What is MiFID II?

Changes are being made to a key piece of European law whose purpose is to protect you when you buy or invest in financial products. The Markets in Financial Instruments Directive (MiFID) is being updated and strengthened in some important areas and will be known as MiFID II.

MiFID II is central to the regulation of financial markets in the European Union. It regulates the provision of investment services in financial instruments (such as shares, bonds, derivatives and various structured products) by banks and investment firms, and the operation of traditional stock exchanges and alternative trading venues. One of its core objectives is to ensure a high degree of harmonised protection for investors in financial instruments.

When does MiFID II and MiFIR take effect?

MiFID II/MiFIR will apply from 3 January 2018.  This new legislative framework will strengthen investor protection and improve the functioning of financial markets making them more efficient, resilient and transparent.

How are investors impacted?

The protection of investors is strengthened through the introduction of new requirements on product governance & independent investment advice, as well as improvements to requirements in several areas, including the responsibility of management bodies, inducements, information and reporting to clients, remuneration of staff, and best execution.

What Will It Mean In Practice

Clients will see many updates to the trading platforms they use, the reports they receive, and disclosures regarding costs, risks and rewards of their chosen investment products.

How will the market structure be impacted?

MiFID II is a complex regulatory framework that will have an impact on many parts of investment businesses for the majority of market participants across multiple asset classes.

MiFID II and MiFIR will ensure fairer, safer and more efficient markets and facilitate greater transparency for all participants. New reporting requirements and tests will increase the amount of information available, and reduce the use of dark pools and OTC trading.  The rules governing high-frequency-trading will impose a strict set of organisational requirements on investment firms and trading venues, and the provisions regulating the non-discriminatory access to central counterparties (CCPs), trading venues and benchmarks are designed to increase competition.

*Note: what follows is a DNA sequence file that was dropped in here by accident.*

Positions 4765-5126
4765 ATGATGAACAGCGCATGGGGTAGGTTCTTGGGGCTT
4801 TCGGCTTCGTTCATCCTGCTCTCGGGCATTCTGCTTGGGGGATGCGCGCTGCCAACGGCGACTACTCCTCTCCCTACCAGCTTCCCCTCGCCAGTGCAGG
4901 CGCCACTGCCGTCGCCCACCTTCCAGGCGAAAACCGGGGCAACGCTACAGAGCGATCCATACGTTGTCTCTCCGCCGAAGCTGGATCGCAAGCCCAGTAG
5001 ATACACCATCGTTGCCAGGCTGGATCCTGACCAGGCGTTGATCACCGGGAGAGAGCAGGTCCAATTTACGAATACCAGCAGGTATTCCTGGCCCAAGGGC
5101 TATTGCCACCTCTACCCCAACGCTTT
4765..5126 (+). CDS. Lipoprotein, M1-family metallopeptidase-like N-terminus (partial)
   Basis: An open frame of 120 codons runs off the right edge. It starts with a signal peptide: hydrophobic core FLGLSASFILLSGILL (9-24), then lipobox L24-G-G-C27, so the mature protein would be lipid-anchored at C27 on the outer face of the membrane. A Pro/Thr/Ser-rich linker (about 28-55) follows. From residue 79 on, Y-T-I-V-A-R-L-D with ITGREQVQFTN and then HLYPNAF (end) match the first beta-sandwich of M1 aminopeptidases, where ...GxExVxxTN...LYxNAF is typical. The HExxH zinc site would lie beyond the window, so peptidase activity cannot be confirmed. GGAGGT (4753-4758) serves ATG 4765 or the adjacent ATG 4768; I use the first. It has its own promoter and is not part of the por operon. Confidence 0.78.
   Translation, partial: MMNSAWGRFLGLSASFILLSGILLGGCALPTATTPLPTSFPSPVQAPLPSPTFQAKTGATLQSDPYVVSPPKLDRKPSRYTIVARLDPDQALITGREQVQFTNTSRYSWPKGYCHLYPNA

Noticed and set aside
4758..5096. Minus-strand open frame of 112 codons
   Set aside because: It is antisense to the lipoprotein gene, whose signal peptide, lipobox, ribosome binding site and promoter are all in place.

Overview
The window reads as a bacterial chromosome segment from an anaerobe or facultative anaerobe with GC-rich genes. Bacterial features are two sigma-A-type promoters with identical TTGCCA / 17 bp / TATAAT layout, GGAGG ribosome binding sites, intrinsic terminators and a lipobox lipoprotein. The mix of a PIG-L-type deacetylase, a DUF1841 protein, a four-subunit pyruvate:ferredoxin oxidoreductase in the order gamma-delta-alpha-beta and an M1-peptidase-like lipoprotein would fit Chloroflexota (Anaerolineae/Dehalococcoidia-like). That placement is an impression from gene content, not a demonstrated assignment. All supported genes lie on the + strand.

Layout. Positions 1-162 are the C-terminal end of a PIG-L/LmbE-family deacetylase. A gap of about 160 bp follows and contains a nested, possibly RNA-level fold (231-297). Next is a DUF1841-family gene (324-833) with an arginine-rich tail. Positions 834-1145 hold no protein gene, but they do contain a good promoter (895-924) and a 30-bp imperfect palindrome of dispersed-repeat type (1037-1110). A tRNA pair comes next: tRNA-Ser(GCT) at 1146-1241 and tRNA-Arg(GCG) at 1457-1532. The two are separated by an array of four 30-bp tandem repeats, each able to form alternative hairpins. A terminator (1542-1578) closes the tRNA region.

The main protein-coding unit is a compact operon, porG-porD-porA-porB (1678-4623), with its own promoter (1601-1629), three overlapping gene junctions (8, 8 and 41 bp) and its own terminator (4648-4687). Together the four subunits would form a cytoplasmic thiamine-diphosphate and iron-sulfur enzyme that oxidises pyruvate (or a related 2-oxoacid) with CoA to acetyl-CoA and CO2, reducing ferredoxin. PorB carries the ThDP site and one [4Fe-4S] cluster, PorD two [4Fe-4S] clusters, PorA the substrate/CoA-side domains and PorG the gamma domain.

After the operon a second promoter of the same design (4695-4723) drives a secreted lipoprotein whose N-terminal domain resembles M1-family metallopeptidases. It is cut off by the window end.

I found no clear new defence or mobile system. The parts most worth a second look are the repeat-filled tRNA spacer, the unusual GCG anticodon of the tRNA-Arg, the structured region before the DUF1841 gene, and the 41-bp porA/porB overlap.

How is the investment firm impacted?

Transparency  - Expansion of the pre- and post-trade transparency requirements beyond shares to other instruments traded on a trading venue such as ETFs, derivatives and bonds.

Trading Obligations - For shares admitted to trading on a trading venue, MiFID investment firms must ensure trades take place on a regulated market (RM), a multilateral trading facility (MTF), organized trading facility (OTF), systematic internaliser (SI) or an equivalent third-country trading venue, with some limited exemptions. 

For derivatives that are deemed subject to mandatory clearing under EMIR, over time an assessment will be made to determine whether such instruments should also be mandatory tradable on trading venues only.

Execution Quality - MiFID investment firms will now be required to report annually on the top 5 execution venues (in terms of trading volume) where they executed orders in the preceding year, including the proportion of aggressive, passive and direct orders for each class of financial instrument. In addition, execution quality data is to be published quarterly at an instrument level for each execution venue.

Transaction Reporting - Changes to the transaction reporting regime, including an expansion of products, client and transactional data fields (e.g. legal entity identifiers) alongside new rules governing firms’ obligation to report. Introduction of reporting and position limits for commodities following the US rules applied by the CFTC.

Further industry debate is ongoing regarding many of the technical aspects in implementing the required measures and it is worth noting that the different National Competent Authorities may take different approaches to transposition of MiFID II.


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